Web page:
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Submission + - Science Historian Deciphers Plato's Code (

eldavojohn writes: Some two thousand pages of Plato's works have now been uncovered to have a hidden meaning. According to the research, he hid a complex musical code to match his writings inside his works. From the article, 'Dr Kennedy spent five years studying Plato's writing and found that in his best-known work the Republic he placed clusters of words related to music after each twelfth of the text — at one-twelfth, two-twelfths, etc. This regular pattern represented the twelve notes of a Greek musical scale. Some notes were harmonic, others dissonant. At the locations of the harmonic notes he described sounds associated with love or laughter, while the locations of dissonant notes were marked with screeching sounds or war or death. This musical code was key to cracking Plato's entire symbolic system.' Thousands of years later, we continue to learn from Plato (PDF).
Hardware Hacking

Home-Built Turing Machine 123

stronghawk writes "The creator of the Nickel-O-Matic is back at it and has now built a Turing Machine from a Parallax Propeller chip-based controller, motors, a dry-erase marker and a non-infinite supply of shiny 35mm leader film. From his FAQ: 'While thinking about Turing machines I found that no one had ever actually built one, at least not one that looked like Turing's original concept (if someone does know of one, please let me know). There have been a few other physical Turing machines like the Logo of Doom, but none were immediately recognizable as Turing machines. As I am always looking for a new challenge, I set out to build what you see here.'"
PlayStation (Games)

BioShock 2's First DLC Already On Disc 466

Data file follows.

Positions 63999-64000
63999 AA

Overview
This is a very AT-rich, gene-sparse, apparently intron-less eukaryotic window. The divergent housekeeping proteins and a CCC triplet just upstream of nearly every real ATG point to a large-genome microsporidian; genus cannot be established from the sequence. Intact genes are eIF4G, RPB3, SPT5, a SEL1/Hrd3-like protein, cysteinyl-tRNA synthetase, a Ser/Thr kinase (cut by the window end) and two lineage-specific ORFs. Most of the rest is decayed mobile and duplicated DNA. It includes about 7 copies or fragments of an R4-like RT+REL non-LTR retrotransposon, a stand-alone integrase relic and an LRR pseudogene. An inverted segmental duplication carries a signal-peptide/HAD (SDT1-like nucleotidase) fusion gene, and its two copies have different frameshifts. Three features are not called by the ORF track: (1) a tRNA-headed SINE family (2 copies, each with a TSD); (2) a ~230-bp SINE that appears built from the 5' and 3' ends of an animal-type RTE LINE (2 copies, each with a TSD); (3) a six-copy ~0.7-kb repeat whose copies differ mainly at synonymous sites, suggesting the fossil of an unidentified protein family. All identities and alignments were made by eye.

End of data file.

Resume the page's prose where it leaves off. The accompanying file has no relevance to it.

An anonymous reader writes with this quote from 1Up: "Trouble is brewing in Rapture. The recently released Sinclair Solutions multiplayer pack for BioShock 2 is facing upset players over the revelation that the content is already on the disc, and the $5 premium is an unlock code. It started when users on the 2K Forums noticed that the content is incredibly small: 24KB on the PC, 103KB on the PlayStation 3, and 108KB on the Xbox 360. 2K Games responded with a post explaining that the decision was made in order to keep the player base intact, without splitting it between the haves and have-nots."

Comment Re:Why? (Score 1) 425

I scrolled down to see if there were any more relevant posts to reply to, but most of them also boasted about 80+ wpm.

I am by no means a touch typer, but I don't watch my keyboard either. So I correct a lot, and am about half your speed at best (say 50 wpm).

Still probably around 12 cps, but hitting Delete 3 times lowers the average, hehehe.

I still type faster than I can think, whether I am programming, translating, or writing for fun and pleasure. As the GP post said, any more is overkill for anything but data entry or transcribing.

As it happens, I didn't make many mistakes in the previous para, but I can regularly type stuff like: To be oare nto teo be, thatr ais the quzesition.

Thing is, when I'm typing text (using 9 fingers, not the right pinky for some reason, although I do sometimes use my left hand for control (thumb to C for copy, for example), I am aware of my mistakes and often want to change for other reasons anyway. And when programming, I want to type two or three letters and then code-complete.